Anaemia in relation to low bioavailability of dietary iron among school-aged children in the Aral Sea region, Kazakhstan.Int J Food Sci Nutr. 2004 Feb; 55(1):37-43.IJ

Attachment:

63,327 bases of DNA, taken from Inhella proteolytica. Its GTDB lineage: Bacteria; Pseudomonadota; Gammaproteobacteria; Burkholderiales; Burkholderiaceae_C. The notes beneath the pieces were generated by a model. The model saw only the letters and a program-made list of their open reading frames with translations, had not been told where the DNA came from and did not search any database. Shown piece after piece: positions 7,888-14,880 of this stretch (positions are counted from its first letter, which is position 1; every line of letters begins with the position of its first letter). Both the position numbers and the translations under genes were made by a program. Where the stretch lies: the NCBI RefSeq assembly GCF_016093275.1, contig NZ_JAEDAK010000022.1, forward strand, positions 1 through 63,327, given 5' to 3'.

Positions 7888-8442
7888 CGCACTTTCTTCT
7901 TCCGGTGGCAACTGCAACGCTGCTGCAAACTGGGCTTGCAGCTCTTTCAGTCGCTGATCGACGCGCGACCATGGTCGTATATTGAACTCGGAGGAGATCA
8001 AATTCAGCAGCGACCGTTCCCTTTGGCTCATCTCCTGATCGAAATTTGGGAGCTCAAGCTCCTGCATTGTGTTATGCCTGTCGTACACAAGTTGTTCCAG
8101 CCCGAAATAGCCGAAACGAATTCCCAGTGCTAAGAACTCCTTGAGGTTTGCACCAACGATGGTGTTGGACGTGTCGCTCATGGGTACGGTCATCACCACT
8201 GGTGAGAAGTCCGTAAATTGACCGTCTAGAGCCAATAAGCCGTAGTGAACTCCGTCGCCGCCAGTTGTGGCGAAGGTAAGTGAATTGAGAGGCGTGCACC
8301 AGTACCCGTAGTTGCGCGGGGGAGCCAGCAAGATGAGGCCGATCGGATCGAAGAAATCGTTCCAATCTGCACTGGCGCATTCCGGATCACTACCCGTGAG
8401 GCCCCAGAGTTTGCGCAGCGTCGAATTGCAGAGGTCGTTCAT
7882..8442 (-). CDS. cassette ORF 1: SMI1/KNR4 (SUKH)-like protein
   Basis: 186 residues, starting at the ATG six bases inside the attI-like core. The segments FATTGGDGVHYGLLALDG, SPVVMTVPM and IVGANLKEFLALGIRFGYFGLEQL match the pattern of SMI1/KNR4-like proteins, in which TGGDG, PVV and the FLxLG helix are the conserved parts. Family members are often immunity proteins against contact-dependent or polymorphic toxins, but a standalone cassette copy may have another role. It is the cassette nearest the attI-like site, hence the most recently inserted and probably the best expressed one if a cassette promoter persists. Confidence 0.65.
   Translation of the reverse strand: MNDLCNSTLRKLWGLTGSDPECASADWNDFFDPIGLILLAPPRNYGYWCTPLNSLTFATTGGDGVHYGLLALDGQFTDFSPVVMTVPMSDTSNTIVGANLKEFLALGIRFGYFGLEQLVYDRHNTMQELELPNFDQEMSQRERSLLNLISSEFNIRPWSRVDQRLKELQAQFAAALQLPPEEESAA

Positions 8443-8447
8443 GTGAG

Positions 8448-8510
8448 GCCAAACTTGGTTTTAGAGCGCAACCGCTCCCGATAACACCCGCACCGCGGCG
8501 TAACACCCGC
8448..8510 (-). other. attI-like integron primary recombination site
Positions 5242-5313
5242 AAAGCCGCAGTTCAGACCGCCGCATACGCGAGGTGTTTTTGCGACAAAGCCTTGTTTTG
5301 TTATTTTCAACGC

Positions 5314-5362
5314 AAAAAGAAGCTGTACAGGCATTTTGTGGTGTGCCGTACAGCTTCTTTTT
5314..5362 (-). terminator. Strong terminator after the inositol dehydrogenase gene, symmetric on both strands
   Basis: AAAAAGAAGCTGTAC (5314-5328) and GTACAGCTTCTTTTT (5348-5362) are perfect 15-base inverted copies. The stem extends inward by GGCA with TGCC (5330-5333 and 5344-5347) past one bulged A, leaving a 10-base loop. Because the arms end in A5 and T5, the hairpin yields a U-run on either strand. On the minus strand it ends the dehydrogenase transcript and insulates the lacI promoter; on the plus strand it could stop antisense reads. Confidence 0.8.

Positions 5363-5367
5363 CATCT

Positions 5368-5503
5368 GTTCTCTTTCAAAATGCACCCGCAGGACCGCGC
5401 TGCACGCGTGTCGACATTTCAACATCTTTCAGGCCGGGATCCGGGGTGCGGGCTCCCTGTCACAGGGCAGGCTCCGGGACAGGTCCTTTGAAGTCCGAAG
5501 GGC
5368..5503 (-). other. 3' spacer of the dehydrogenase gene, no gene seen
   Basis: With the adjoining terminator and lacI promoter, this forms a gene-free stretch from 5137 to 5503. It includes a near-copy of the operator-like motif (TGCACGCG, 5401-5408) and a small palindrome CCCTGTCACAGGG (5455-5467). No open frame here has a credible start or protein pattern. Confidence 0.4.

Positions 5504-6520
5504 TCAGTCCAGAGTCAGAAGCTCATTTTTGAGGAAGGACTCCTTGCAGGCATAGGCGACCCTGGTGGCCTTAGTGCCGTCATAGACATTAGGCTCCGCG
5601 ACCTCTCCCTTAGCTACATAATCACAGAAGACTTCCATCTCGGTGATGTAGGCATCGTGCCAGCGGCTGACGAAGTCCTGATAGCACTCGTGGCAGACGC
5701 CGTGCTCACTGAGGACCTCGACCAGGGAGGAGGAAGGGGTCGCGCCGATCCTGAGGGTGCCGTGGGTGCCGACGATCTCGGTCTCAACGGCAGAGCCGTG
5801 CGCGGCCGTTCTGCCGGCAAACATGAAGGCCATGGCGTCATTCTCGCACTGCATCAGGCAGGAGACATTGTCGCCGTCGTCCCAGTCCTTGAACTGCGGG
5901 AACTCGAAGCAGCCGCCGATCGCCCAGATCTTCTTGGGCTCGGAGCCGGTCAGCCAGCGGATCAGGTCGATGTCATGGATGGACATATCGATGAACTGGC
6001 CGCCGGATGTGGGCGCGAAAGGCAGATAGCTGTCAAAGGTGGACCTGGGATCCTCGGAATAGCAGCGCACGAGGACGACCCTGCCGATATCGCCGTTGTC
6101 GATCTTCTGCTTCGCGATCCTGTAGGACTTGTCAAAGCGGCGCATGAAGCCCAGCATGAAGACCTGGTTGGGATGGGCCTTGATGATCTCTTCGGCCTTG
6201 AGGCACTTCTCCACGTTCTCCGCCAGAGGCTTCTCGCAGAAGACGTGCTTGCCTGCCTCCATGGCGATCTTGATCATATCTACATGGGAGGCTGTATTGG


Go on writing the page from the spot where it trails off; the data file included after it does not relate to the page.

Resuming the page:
This study investigates anaemia related to the sufficiency of dietary iron intake of school-aged children in the Kzyl-Orda region of Kazakhstan. We conducted a cross-sectional study of 97 school-aged children living in Kzyl-Orda. Blood samples were collected for measuring haemoglobin. Dietary intake data were obtained from 24-h dietary recalls. Iron bioavailability was estimated with algorithms adjusting for absorption enhancers (meat, fish and poultry, and vitamin C) and inhibitors (tea and phytates) consumed in the same meal. The median total iron intakes were adequate compared with the median basal iron requirement; however, the median bioavailable iron intakes were well below the median absorbed iron requirement. Available iron was 6.9-7.2% of the total iron intake after adjusting for the absorption enhancers, and was reduced by 3.1-4.4% after adjusting for both enhancers and inhibitors. After adjustment for energy intake, higher iron intake was significantly associated with a decreased prevalence of anaemia (odds ratio, 0.39; 95% confidence interval, 0.16-0.93; P=0.034). Some evidence suggested an association between bioavailable iron intake after adjustment of absorption enhancers and inhibitors (odds ratio, 0.43; 95% confidence interval, 0.18-1.01; P=0.053). In conclusion, low bioavailability of dietary iron seems related to anaemia in the region. Although iron fortification or supplementation programmes can be useful for promoting the anaemia prevention control programme, further efforts for nutritional education suited for family level dietary practice are necessary.